Post your bright ideas in Comments. We’re accepting entries till 30 November 2013.

This contest is sponsored by Tigerair Philippines. To find out more about Tigerair deals and promos, follow TigerAir Philippines on Facebook and Twitter.

Here Lies Love: David Byrne’s Concert for the Philippines

November 20, 2013 By: jessicazafra Category: Current Events, Music No Comments →


From David Byrne’s e-newsletter. Send it out to your friends in New York.

About a week ago, on November 7th (NYC time), Super Typhoon Yolanda (as Typhoon Haiyan is known in the Philippines) made landfall. It was the strongest tropical cyclone to make landfall on record. Ever. The full extent of damage and the death toll have yet to be assessed, but it’s unimaginably catastrophic. The city of Tacloban on the island of Leyte has been almost wiped off the face of the earth. No place could have withstood this storm.

This past spring and summer, a musical I had been working on for years called Here Lies Love ran at The Public Theater here in NY. It takes place in the Philippines, and it follows the rise and fall of Imelda Marcos, the former first lady of the Philippines. The first song sung by Imelda begins with the words “When I was a young girl in Leyte.” The show is about the resiliency of the Philippine people—that sentiment couldn’t be more timely.

Upon hearing about this tragedy, the cast contacted me about doing a show to raise money for relief efforts. Most of our cast is Filipino, and all of us feel the same way. It’s personal for all of us. We all dropped whatever we were doing and this concert version of the show will happen in one week—Monday, November 25th, 8PM, at Terminal 5 here in New York.

You can get tickets here. All proceeds will go to recovery efforts that Doctors Without Borders/Médecins Sans Frontières are doing in the Philippines.

We’ll be doing a concert version of the show—this won’t be the same immersive, interactive experience as the theatrical version. But we’ll do EVERY song, in order, with the original cast and costumes—plus I’ll be helping out and singing as well. The show is wall-to-wall songs. If you didn’t see or hear the production, now is your chance to hear it and at the same time to do something for the survivors in the Philippines. Wear comfortable shoes!

We’ve pulled this together incredibly quickly. Thanks, of course, to the cast and crew, The Public Theater, Bowery Presents (who have graciously donated this venue), Todomundo and The Philippine Embassy.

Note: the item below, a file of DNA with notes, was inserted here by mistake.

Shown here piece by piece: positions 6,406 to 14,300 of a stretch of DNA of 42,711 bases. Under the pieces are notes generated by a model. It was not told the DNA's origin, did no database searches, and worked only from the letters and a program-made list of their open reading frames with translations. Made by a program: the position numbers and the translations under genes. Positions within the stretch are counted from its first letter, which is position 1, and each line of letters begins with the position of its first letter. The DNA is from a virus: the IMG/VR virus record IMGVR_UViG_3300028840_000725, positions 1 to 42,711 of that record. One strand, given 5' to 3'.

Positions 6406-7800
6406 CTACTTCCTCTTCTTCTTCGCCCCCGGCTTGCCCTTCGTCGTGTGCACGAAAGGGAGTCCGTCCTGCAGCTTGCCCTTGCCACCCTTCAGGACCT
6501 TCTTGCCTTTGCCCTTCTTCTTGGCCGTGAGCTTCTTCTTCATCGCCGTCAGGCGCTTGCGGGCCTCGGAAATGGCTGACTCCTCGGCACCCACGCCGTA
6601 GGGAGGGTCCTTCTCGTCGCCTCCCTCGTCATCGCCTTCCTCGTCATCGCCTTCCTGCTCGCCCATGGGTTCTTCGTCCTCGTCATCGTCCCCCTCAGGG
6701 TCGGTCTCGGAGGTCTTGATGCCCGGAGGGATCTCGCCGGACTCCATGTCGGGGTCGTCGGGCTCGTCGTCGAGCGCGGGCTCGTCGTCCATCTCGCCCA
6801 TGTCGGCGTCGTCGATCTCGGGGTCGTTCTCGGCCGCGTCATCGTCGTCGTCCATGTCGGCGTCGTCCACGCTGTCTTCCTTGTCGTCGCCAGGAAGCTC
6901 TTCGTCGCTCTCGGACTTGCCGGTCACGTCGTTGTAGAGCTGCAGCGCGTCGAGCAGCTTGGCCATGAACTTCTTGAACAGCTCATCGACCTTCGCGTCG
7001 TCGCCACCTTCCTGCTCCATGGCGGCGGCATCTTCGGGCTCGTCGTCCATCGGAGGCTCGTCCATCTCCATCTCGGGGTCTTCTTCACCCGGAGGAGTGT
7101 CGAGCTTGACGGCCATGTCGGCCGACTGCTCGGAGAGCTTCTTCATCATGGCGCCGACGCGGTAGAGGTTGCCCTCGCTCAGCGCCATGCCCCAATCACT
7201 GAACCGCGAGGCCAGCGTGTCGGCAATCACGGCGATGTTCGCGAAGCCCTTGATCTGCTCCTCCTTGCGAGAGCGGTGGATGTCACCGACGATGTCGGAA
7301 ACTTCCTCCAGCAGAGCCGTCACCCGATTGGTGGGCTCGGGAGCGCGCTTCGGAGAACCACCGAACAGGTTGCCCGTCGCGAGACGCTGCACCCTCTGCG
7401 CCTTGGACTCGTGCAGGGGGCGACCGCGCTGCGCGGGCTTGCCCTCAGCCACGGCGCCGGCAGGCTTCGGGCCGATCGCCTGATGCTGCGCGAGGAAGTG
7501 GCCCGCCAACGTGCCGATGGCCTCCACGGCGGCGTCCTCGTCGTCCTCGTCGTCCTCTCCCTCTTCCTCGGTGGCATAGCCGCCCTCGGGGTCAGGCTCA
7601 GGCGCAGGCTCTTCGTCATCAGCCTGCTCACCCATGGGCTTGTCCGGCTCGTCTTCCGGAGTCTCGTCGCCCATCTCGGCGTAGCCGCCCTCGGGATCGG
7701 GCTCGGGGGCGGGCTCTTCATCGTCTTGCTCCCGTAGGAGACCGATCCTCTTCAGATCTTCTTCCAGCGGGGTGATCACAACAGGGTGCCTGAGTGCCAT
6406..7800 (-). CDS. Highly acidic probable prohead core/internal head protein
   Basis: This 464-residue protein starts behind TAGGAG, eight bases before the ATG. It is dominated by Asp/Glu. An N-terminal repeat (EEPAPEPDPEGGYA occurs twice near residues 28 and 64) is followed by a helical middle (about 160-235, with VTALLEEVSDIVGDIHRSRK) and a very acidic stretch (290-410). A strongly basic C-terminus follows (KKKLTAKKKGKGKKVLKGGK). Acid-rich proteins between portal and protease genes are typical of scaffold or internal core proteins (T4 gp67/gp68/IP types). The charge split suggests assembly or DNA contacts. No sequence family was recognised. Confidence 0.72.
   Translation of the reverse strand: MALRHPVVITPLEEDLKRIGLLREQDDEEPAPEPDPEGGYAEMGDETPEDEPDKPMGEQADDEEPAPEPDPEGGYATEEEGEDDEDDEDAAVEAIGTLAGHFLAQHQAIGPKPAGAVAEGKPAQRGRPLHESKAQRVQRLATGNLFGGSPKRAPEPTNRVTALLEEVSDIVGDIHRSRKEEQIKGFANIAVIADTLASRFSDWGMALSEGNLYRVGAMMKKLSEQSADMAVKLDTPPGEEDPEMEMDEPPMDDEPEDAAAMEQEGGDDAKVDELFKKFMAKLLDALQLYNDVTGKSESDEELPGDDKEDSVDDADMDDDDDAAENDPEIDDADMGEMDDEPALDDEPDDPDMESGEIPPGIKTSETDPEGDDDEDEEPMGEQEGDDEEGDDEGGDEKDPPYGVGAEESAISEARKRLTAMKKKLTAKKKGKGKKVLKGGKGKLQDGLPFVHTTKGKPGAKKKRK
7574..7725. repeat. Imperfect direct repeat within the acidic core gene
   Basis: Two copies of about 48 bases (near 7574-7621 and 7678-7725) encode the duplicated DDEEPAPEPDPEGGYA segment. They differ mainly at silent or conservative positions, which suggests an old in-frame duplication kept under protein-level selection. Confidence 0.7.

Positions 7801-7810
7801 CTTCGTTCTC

- David Byrne

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Our review of the album Here Lies Love, from 2010.

A relief center volunteer’s report: Operation Hatid at Villamor Airbase

November 19, 2013 By: jessicazafra Category: Announcements, Current Events 3 Comments →

A typhoon Haiyan survivor arrives on a C-130 aircraft at Villamor Airbase. Photo from

Our friend Tina was at the Villamor airbase relief center from 1 to 6pm last Sunday. She sent us her report.

Organized volunteers are accepting relief goods, sorting, packing. Food is provided for all, including the volunteers. The place is orderly and calm despite this being a constantly morphing effort coordinated by total strangers, the Philippine military, and the Department of Social Welfare. Clothes, soap, water, food items are sorted. Volunteers fret that more people don’t give tabo, the staple of Pinoy survival in emergencies.

Across the tarmac, Yolanda refugees disembark from the C-130—old people in wheelchairs, little children hopping off. Soldiers help them with their baggage. The volunteers wait in the Villamor grandstand, straining and quiet. As the refugees approach the gauntlet of waiting “marshals” (also called usherettes—the grandstand is a sort of theater) a cheer arises and people applaud.

The refugees are given a hot meal first, then debriefed and given medical attention, free calls on Smart, aid packages. They’re asked if they have someone coming for them, or if they need transport. The process takes about an hour. Outside, in the parking lot, volunteer dispatchers (known only by their first names—one gets the impression that some of them are lawyers, one reluctantly admits she works for a multinational) announce those who would need rides.

“O, sino diyan ang puwedeng maghatid ng apat sa Imus, Cavite?”

“Special passenger, buntis na kailangang ihatid sa Fabella.”

“Tatlo lang, pero yung isa naka-wheelchair, papuntang Batasan Hills.”

The rule: You have to bring people to their relatives. If no relatives are waiting, you bring them back and turn them over to DSWD. (The lawyers are adamant about this.)

It’s brisk like an auction, with volunteer drivers holding up numbers they’d been given as they arrived. Priority is given to the lowest number, as it means the driver has been waiting the longest. “O, 63, wala bang mas mababa? Okay, yan, 45, awarded!” Palakpakan at tawanan. Parang bingo.

One driver has made three round-trips to Batangas in three days. One arrival needs to get to Baguio. Silence falls, then a driver says, “Sige, ihatid ko sila nang balikan.” The other drivers pitch in for gas. I estimate that at least 250 arrivals will have been dispatched by 8 p.m. “Dito lang ho sa Pilipinas nagkukumpitensya para makatulong.” One Chinese Pinoy takes 14 people off in the family van.

Flights (plane, helicopter, PH, US) are scheduled every three hours or so but are often delayed, but unscheduled flights show up out of nowhere. This being the Philipppines, dispatchers joke with the crowd in the lull between flights. “Yung U.S. plane, 100 passengers, pero Pinoy plane, 200! Siksikan, nakasabit sa wing!” Tawanan.

Refugees are already matched by the time they get to the tent, where they wait a bit—refugees on one side, drivers on the other, like boys and girls at a high school dance. Volunteers ebb and flow, so people can call to schedule their assignments for the next two to three weeks—especially for graveyard shifts, as the planes arrive well into the night.

The refugees look sun- and wind-burned. Exhausted. But some are smiling. A little boy, maybe 18 months, his feet totally black and cracked, wriggles on a chair. Dispatchers say not to pressure them with too many questions, to treat them gently. “Help make this the best day of their lives.” Some look middle class, but some of them have never even ridden a jeep in their lives, the dispatcher says. Most had lined up in Tacloban for three to five days to get on a flight.

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To register as a volunteer, visit Operation Hatid on Facebook.